Hot, Dry, and Cloudy
This artist's concept shows a cloudy Jupiter-like planet that orbits very close to its fiery hot star. NASA's Spitzer Space Telescope was recently used to capture spectra, or molecular fingerprints, of two "hot Jupiter" worlds like the one depicted here. This is the first time a spectrum has ever been obtained for an exoplanet, or a planet beyond our solar system.
The ground-breaking observations were made with Spitzer's spectrograph, which pries apart infrared light into its basic wavelengths, revealing the "fingerprints" of molecules imprinted inside. Spitzer studied two planets, HD 209458b and HD 189733b, both of which were found, surprisingly, to have no water in the tops of their atmospheres. The results suggest that the hot planets are socked in with dry, high clouds, which are obscuring water that lies underneath. In addition, HD209458b showed hints of silicates, suggesting that the high clouds on that planet contain very fine sand-like particles.
Capturing the spectra from the two hot-Jupiter planets was no easy feat. The planets cannot be distinguished from their stars and instead appear to telescopes as single blurs of light. One way to get around this is through what is known as the secondary eclipse technique. In this method, changes in the total light from a so-called transiting planet system are measured as a planet is eclipsed by its star, vanishing from our Earthly point of view. The dip in observed light can then be attributed to the planet alone.
This technique, first used by Spitzer in 2005 to directly detect the light from an exoplanet, currently only works at infrared wavelengths, where the differences in brightness between the planet and star are less, and the planet's light is easier to pick out. For example, if the experiment had been done in visible light, the total light from the system would appear to be unchanged, even as the planet disappeared from view.
To capture spectra of the planets, Spitzer observed their secondary eclipses with its spectrograph. It took a spectrum of a star together with its planet, then, as the planet disappeared from view, a spectrum of just the star. By subtracting the spectrum of the star from the spectrum of the star and planet together, astronomers were able to determine the spectrum of the planet itself.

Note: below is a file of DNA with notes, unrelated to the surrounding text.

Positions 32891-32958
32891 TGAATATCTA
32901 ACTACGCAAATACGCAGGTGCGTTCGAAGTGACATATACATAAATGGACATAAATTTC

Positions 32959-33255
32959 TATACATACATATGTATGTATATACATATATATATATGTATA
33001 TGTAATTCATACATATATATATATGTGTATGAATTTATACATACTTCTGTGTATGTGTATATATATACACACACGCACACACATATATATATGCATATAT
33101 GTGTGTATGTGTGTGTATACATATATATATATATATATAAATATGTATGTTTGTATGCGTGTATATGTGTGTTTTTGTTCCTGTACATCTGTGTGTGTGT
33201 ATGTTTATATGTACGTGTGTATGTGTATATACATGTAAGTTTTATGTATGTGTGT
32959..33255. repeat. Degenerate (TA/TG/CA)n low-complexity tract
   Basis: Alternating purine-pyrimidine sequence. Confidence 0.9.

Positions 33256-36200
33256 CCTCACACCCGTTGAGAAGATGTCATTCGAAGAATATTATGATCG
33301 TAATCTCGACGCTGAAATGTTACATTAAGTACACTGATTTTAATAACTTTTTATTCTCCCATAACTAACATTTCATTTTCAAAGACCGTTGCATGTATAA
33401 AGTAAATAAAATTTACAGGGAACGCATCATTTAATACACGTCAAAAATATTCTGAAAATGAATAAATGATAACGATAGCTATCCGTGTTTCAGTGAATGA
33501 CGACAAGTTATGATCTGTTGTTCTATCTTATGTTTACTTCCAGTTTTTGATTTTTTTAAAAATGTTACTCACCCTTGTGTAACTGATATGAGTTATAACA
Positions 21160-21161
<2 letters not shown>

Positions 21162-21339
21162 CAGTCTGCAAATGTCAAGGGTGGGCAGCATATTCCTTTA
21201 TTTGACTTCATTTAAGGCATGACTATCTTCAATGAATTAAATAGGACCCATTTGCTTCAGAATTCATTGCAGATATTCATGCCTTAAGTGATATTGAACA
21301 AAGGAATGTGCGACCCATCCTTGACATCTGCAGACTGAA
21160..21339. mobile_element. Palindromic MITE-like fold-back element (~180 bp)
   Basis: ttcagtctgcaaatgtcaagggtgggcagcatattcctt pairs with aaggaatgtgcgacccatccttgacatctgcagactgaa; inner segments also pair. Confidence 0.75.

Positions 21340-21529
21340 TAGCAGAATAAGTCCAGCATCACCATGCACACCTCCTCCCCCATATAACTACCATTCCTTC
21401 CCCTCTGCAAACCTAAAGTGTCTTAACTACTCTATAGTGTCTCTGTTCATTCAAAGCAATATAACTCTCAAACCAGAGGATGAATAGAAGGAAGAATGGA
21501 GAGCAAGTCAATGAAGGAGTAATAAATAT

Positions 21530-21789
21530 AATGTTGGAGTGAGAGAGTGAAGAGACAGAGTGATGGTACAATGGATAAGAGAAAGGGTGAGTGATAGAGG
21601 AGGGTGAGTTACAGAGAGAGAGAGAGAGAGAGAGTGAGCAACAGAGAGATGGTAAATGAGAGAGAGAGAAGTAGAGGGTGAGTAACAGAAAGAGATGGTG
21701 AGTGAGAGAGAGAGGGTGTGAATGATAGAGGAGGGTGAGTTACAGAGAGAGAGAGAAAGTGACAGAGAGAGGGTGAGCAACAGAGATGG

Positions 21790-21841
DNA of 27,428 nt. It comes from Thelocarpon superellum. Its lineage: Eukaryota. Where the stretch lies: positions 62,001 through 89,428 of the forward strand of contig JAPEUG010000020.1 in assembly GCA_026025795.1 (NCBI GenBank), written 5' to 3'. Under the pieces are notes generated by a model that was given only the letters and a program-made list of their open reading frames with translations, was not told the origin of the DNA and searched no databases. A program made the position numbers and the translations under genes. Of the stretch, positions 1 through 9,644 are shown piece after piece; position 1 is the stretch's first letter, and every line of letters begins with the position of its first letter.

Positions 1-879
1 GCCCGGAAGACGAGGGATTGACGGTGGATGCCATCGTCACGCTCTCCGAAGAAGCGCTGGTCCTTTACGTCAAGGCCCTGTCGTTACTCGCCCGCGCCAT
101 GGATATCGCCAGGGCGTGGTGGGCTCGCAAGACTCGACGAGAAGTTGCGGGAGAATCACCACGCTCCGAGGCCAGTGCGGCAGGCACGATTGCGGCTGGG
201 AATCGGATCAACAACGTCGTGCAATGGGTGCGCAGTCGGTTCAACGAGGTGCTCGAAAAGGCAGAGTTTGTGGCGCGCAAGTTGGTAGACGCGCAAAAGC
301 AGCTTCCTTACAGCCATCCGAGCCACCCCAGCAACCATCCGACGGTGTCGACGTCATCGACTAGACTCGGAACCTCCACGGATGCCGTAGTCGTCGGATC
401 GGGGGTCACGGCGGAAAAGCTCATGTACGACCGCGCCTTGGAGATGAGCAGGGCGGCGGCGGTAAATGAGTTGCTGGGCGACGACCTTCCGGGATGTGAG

Neither of the parent stars for HD 209458b or HD 189733b can be seen with the naked eye. HD 209458b is located about 153 light-years away in the constellation Pegasus, while HD 189733b is about 62 light-years away in the constellation Vulpecula. Both planets zip around their stars in very tight orbits; HD 209458b circles once every 3.5 days, while HD 189733b orbits once every 2.2 days.
Of the approximately 200 known exoplanets, there are 12 besides HD 209458b and HD 189733b whose orbits are inclined in such a way that, from our point of view, they pass in front of their stars. At least three of these transiting exoplanets are bright enough to follow in the footsteps of HD 209458b and HD 189733 and reveal their infrared spectra to Spitzer. Astronomers hope to use Spitzer's spectrograph in the future to study HD 209458b and HD 189733b again in much greater detail, and to examine some of the other candidates for the first time.